“Belize is not part of the old world,” he declared, describing his country as the youngest nation in Latin America. It recognized Israel’s violation of international law in building settlements in Palestine, and it was important to challenge the idea that denouncing Israel’s illegal action was constituted bias against Jews, which somehow had been made credible by invoking crimes against them in the 1940s. In 2017, it was important to admit that whatever could be done was not nearly enough, whereas a contribution must be made, however small. To promote peace in the Middle East, he urged Central American Governments to use all available means to make the truth known and to help their respective peoples understand the plight of Palestinians so that they, in turn, could support efforts to persuade Israel to stop its behaviour.
He went on to express support for the adoption of a United Nations resolution establishing the International Palestine Occupation Remembrance Day, with a view to explaining the facts and advocating for change. He also advocated for boycotting goods produced in illegal settlements; joining the academic and cultural boycott of Israel; and both recognizing and fostering relations with the State of Palestine. He joined the call by the Palestinians Human Rights Organizations Council and the Palestinian NGOs network for Palestinian leaders in Palestine and the diaspora to create a unified national strategy for restoring the vision for national liberation. The experience of civil war and social upheaval in Central America had taught that there could be no lasting peace without justice for the oppressed, he continued, recommending a truth and reconciliation commission for Israelis to acknowledge their crimes. He also called for seizing the momentum created by resolution 2334 (2016) to both end the occupation and ensure that Palestinians exercised their right to self-determination in an independent, sovereign and viable State.
A morning panel discussion titled “50 Years of Occupation: Impact on the Lives of Palestinians” featured presentations by Vera Baboun, Mayor of Bethlehem, State of Palestine, and Maria José Torres Macho, former Deputy Head of the United Nations Office for the Coordination of Humanitarian Affairs in the Occupied Palestinian Territory.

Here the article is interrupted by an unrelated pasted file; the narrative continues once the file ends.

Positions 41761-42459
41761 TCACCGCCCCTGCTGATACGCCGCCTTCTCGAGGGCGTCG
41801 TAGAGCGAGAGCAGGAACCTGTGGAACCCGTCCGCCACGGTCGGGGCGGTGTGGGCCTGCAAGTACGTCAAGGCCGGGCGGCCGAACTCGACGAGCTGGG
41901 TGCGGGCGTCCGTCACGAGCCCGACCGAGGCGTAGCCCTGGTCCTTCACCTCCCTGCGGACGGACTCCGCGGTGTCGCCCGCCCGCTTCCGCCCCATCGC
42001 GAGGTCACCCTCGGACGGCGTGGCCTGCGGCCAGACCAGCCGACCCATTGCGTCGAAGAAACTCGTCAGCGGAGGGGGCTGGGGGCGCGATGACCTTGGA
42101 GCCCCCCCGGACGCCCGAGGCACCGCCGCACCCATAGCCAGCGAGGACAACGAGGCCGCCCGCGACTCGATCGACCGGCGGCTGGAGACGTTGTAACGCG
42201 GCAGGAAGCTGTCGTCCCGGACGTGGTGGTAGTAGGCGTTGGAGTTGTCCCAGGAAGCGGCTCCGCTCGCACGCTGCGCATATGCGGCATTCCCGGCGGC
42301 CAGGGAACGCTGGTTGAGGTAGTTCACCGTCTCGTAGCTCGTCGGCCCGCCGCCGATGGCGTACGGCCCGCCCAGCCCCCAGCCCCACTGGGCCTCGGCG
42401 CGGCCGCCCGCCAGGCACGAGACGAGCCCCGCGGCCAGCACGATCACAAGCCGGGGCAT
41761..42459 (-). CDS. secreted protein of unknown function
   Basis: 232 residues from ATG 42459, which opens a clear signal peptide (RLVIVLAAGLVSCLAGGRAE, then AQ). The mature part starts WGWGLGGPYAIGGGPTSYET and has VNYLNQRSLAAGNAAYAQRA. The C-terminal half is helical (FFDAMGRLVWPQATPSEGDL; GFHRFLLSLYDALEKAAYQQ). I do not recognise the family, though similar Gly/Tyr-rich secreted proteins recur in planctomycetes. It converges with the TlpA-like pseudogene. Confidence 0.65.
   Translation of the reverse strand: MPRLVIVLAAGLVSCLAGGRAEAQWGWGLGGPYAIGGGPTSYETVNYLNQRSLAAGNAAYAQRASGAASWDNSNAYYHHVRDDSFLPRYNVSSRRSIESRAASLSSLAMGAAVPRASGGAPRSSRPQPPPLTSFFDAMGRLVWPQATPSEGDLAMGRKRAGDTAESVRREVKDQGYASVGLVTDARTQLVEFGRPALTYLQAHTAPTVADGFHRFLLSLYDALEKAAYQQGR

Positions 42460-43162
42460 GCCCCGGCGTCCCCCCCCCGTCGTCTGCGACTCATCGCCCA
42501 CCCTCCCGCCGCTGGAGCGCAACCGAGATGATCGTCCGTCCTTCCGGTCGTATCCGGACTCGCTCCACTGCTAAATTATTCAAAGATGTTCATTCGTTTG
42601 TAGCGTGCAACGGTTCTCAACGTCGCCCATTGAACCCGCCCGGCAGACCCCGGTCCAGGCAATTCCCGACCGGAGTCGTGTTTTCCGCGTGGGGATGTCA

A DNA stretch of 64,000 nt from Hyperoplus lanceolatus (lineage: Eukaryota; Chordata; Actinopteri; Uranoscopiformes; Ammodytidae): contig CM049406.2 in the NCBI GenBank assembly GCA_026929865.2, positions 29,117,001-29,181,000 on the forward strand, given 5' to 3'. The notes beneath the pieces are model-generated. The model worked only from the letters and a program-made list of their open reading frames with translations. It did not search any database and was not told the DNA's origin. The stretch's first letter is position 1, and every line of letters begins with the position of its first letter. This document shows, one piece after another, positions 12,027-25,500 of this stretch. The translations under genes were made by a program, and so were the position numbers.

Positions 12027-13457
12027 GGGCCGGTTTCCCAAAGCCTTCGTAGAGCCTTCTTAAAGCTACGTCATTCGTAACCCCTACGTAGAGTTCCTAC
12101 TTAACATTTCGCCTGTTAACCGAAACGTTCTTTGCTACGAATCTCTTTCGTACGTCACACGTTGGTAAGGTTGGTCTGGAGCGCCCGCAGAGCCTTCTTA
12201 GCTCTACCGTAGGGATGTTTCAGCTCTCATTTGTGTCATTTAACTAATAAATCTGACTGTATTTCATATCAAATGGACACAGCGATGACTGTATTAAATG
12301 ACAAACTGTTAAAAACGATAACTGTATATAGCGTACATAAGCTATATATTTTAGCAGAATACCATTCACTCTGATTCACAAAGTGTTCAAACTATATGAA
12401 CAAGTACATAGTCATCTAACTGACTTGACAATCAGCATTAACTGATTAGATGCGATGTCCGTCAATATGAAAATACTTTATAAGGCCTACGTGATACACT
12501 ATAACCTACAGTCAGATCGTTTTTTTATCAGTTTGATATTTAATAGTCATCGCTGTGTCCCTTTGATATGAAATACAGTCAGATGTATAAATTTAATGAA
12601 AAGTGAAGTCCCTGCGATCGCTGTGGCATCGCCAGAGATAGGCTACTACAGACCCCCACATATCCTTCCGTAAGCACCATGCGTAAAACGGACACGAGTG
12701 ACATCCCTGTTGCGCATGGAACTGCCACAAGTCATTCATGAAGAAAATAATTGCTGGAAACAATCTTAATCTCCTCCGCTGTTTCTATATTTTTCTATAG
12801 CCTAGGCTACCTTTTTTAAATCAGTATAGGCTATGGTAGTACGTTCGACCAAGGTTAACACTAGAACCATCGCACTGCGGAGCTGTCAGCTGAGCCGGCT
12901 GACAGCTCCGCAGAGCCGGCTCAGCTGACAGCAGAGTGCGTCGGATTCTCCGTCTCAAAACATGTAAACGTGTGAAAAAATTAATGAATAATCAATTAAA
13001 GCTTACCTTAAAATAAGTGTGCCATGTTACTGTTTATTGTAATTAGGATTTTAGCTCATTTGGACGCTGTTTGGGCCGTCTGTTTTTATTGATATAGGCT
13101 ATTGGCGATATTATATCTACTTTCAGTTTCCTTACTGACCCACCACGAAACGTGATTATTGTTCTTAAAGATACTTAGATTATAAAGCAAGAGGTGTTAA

Ms. BABOUN said that being mayor since 2012 had given her insight into life under occupation. Describing Bethlehem District as the largest in the West Bank, she said that its 200,000 people comprised 48,000 Christians and 160,000 Muslims. Half the population was under age 29. She displayed a map showing changes in the area, the northern part annexed to Jerusalem, and those inside the district covered by 19 Israeli settlements built outside the 1967 borders. Area C — under Israeli control — now covered 66 per cent of Bethlehem District, she said, adding that, of that proportion, 40 per cent was a military zone and 20 per cent a natural reserve. By-pass roads had been built on confiscated land to connect settlements, as had a “horrendous” wall separating Bethlehem from Jerusalem. There were 39 checkpoints and four gates on all its borders. “Being walled is a very critical issue,” she said, expressing concern about the psychological damage caused by acceptance of its presence. “No nation should undergo such repression,” she emphasized. The wall created two nations, one living inside its confines and another outside. Stressing that peace must be built on equality, she pointed out that agreements under the 1993 Oslo Accords for the transfer of Area C to Palestinians had not been respected. Resolution 2334 (2016) was about peoples’ lives and their capacity to suffer under repression, she said, stressing that it was not anti-Semitic, but rather a pro-rights decision for a nation that required justice. The 2016 Bethlehem Diaspora Convention had paved the way for one held recently in Santiago de Chile, she said, declaring: “We need your voices in Latin America to bridge to Palestine.”
Ms. TORRES MACHO said 1.6 million Palestinians were in great humanitarian need in 2017, surviving only through the provision of international support. “This is a politically created crisis that would disappear with a political solution,” she added. The entire situation could be described in one word: fragmentation. First, the West Bank and Gaza were not contiguous, which created geographic fragmentation, with the Palestinian Authority’s location in both Ramallah and Gaza adding to the complexity. Families were also fragmented, with those in the West Bank better able to travel than those in Gaza, a 370-square-kilometre area the inhabitants of which would likely number 2 million by 2020 — half of them under age 18. After the completion of the wall and the ascension of Hamas to power, the natural way for Gazans to leave had been into Egypt, she said, recalling that between March and April 2016, no one had been allowed into Gaza through the Rafah crossing, which had led to wait lists of up to 20,000 people. “Imagine the impact this has,” she said. Monthly crossings into Israel through the Erez gate had fallen from 43,440 in 2004 to 15,027 in 2015, while sea restrictions currently prevented 3,000 families from fishing, which made them dependent on aid. The Kerem Shalom crossing had seen truckloads exiting Gaza fall to 301 in December 2016 from 777 in 2005. In the West Bank, meanwhile, 150 settlements and 100 outposts housed 573,000 Israeli settlers, she said, adding that settlement regional councils covered almost all of Area C. Additionally, 2,400 of that Area’s 5,000 square kilometres were outside the Palestinian Authority’s control, which meant they lacked control over water and other resources, she said.